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A tale of 22 women preyed on by Japan army

By Li Yang | China Daily | Updated: 2017-08-25 07:27

A tale of 22 women preyed on by Japan army

A scene from Twenty Two. [Photo/Mtime]

Twenty Two has already set many records for a documentary film. When the film's financer withdrew because its failure was almost "predictable", the director took the baton. When the filmmakers couldn't pay the distribution and publicity expenses, 32,099 people crowdfunded it through the internet. When it was not faring well on the cinema circuit, netizens "crowdfunded" it again, making it the fourth-most popular summer release, and raising its box office revenue to about 150 million yuan ($22.51 million) in 10 days.

Short three years ago, the documentary records the daily lives and memories of the last 22 women forced into sexual slavery by the Imperial Japanese Army during its occupation of China who were still alive on the Chinese mainland. There were about 200,000 such women in China.

About 4 million people have watched the film in cinemas, with many literally crying, but a greater number lost in thought in their seats only for the sweepers to bring them back to the present. For the audience, the film also provides some perplexing moments when the women sew self-mocking humor into the fabric of their stories-people cannot quite fathom how to react to such black humor.

How did the women endure the horrific crimes perpetrated by the Japanese invaders? How did they manage to fight back those unbearable memories throughout the rest of their lives? How did they live with the discrimination, even humiliation, strangers inflicted on them? Where did they get the strength to do so? These are some of the questions that people have been haunted by after watching the film.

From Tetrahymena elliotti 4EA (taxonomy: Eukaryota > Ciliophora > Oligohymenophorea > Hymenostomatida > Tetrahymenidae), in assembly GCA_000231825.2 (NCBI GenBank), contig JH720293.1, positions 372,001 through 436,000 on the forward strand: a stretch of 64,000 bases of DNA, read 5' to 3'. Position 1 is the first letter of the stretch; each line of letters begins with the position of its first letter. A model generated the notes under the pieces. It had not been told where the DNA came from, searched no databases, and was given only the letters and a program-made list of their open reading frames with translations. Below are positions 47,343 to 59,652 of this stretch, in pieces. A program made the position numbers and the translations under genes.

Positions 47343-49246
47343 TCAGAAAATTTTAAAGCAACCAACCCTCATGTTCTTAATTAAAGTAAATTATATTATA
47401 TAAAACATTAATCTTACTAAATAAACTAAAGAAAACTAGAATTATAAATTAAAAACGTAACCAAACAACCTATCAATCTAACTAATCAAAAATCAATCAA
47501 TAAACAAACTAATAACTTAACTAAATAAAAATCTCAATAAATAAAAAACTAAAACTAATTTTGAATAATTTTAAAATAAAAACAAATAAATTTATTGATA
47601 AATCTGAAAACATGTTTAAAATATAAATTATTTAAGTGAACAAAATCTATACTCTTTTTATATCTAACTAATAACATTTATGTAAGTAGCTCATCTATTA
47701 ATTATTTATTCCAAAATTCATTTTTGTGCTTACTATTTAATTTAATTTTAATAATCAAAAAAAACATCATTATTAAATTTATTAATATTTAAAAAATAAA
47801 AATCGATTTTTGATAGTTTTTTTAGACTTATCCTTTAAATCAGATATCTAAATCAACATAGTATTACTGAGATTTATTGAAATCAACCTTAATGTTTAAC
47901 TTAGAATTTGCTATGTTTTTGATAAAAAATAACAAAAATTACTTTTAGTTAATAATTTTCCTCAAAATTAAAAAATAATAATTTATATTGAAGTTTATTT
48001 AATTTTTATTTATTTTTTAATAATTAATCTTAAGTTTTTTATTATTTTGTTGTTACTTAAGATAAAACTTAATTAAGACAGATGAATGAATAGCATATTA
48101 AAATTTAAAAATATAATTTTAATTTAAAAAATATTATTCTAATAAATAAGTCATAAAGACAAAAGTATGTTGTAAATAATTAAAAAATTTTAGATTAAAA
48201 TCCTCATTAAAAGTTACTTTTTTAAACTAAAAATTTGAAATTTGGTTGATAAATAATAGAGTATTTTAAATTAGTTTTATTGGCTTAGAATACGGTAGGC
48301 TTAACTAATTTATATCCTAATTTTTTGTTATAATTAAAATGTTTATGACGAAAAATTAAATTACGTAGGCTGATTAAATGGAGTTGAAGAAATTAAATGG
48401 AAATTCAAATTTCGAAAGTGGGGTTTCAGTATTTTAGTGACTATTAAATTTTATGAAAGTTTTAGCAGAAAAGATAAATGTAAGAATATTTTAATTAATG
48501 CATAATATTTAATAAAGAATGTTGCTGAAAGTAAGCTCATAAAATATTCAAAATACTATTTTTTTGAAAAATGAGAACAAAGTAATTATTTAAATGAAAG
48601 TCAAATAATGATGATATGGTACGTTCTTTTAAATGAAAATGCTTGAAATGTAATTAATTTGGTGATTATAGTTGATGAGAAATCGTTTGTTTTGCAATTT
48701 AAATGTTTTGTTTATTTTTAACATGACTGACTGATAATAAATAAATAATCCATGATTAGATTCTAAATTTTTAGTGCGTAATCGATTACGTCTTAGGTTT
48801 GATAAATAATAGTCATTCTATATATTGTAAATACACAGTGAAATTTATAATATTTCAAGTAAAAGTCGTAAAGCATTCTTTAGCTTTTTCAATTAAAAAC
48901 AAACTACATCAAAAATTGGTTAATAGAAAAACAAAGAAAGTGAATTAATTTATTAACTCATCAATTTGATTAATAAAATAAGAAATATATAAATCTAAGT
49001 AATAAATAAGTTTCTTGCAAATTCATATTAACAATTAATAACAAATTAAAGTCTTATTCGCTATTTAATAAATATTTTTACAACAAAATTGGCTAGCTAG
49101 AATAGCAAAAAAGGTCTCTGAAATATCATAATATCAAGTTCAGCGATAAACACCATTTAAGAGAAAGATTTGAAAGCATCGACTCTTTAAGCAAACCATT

Twenty Two acquires added importance because it could well be the last documentary on their lives, as 14 of the 22 women had passed away by the time the documentary was released on Aug 14, International Day for "Comfort Women". Perhaps that's why it has caught the imagination of the nation.

An outstanding feature of the 95-minute documentary is that it does not focus only on the women's heartrending memories, but attaches equal importance to recording their state of being at the time of the shooting.

The women send a clear message to the world through their plain discourse and composed smiles that they can live with the past, regarding it as a distasteful yet inalienable part of their lives.

A widowed farmer in Guilin, Guangxi Zhuang autonomous region, bow-backed Wei Shaolan, 93, lived with her 77-year-old "Japanese" son, whose biological father was one of her "violators" during her three-month "nightmare", in the remote mountains so that they could escape the taunts and humiliating comments of the people. They felt somewhat at peace, though neither said it openly, after many of the people who rubbed salt into their wounds had died over the past 70-odd years and none of the "violators", scores of them in one day, nor the Japanese government would turn up to apologize for their heinous crimes.

They harbor no hatred for anyone. At the end of the film, they pray for eternal peace between China and Japan, because "when war comes, people always die, be it Chinese or Japanese".

Now that the film has become a box office hit, many people have suggested changing "comfort women" to "sex slaves" subjugated by the Imperial Japanese Army. That may make sense, because the term "comfort women", coined by the Japanese to cover up their crime, could mislead many to believe these women ventured into it to earn a living, as the Japanese government still claims.

But these women have reached an age where they can neither memorize nor do they care about new terms. None of the 22 women in the documentary says "comfort women" in Chinese. They only use the Japanese term for that.

The author is a writer with China Daily. liyang@chinadaily.com.cn

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